DNA test to prove or dispute relationship violates right to privacy; should not be ordinarily allowed: Madhya Pradesh High Court

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The Gwalior Bench of the Madhya Pradesh High Court recently refused to interfere with an order of the trial court denying a request for DNA testing for determination of paternity in a property dispute [Urmila Singh v Saudan Singh].

Justice Gurpal Singh Ahluwalia held that directions for conducting a DNA test is violative of an individual’s privacy.

The judge concurred with the 2022 Supreme Court judgment in Ashok Kumar v. Raj Gupta in which it was held that a request for DNA test can be allowed by courts only after considering the proportionality of the aims being pursued.

The issue arose when the petitioner’s late husband moved a civil suit for partition, after which he passed away. On his passing, an application was moved to bring his wife, the petitioner, on record as a legal representative.

An objection was raised against this application by his daughter, who wished to be impleaded. However, the petitioner claimed to have never given birth to her. Therefore, a DNA test was sought so that her paternity could be ascertained.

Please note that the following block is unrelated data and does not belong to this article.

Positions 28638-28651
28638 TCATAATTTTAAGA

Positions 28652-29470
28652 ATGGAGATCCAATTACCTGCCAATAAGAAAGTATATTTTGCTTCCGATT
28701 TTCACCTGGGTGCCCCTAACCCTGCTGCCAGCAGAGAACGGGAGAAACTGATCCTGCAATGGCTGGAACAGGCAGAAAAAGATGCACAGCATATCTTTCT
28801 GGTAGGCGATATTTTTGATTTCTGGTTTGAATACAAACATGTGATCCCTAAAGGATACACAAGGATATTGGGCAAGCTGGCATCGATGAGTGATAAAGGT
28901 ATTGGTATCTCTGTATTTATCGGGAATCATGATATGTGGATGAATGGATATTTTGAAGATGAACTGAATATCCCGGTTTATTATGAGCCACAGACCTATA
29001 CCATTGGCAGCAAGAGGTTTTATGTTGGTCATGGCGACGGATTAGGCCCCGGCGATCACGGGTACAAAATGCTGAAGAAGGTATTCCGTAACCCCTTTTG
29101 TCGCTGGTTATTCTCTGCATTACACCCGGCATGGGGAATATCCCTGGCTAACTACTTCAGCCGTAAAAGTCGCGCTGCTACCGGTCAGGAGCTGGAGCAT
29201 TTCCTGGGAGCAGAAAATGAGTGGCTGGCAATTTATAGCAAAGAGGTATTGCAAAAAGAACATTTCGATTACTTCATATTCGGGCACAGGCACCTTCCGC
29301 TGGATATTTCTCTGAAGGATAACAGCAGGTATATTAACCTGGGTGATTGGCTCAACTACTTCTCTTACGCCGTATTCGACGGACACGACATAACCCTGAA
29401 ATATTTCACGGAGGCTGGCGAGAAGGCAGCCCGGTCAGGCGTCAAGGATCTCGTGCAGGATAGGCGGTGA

The trial court rejected the application for a DNA test and consequently, the High Court was moved.

The single-judge began by examining the top court’s decision in the case of Banarsi Dass v Teeku Dutta wherein it was held that courts could not order blood tests as a matter of course.

The Court also quoted with the approval the Ashok Kumar judgment in which it was held that in cases where other evidence was available to prove or dispute the relationship, the Court should ordinarily refrain from ordering blood tests.

“This is because such tests impinge upon the right of privacy of an individual and could also have major societal repercussions,” the judge reasoned.

The Ashok Kumar judgment had also said that Indian law leans towards legitimacy and frowns upon bastardy, and thus the presumption in law of legitimacy of a child could not be lightly repelled.

Additionally, while discussing burden of proof in such cases, the top court had said that the court’s decision should be rendered only after balancing the interests of the parties, along with the social and cultural implications involved.

In view of the above judgment, the High Court said that the petitioner would get every chance to rebut the presumption during trial and dismissed the petition while finding no error in the trial court’s decision.

Advocate PC Chandil appeared for the petitioner.

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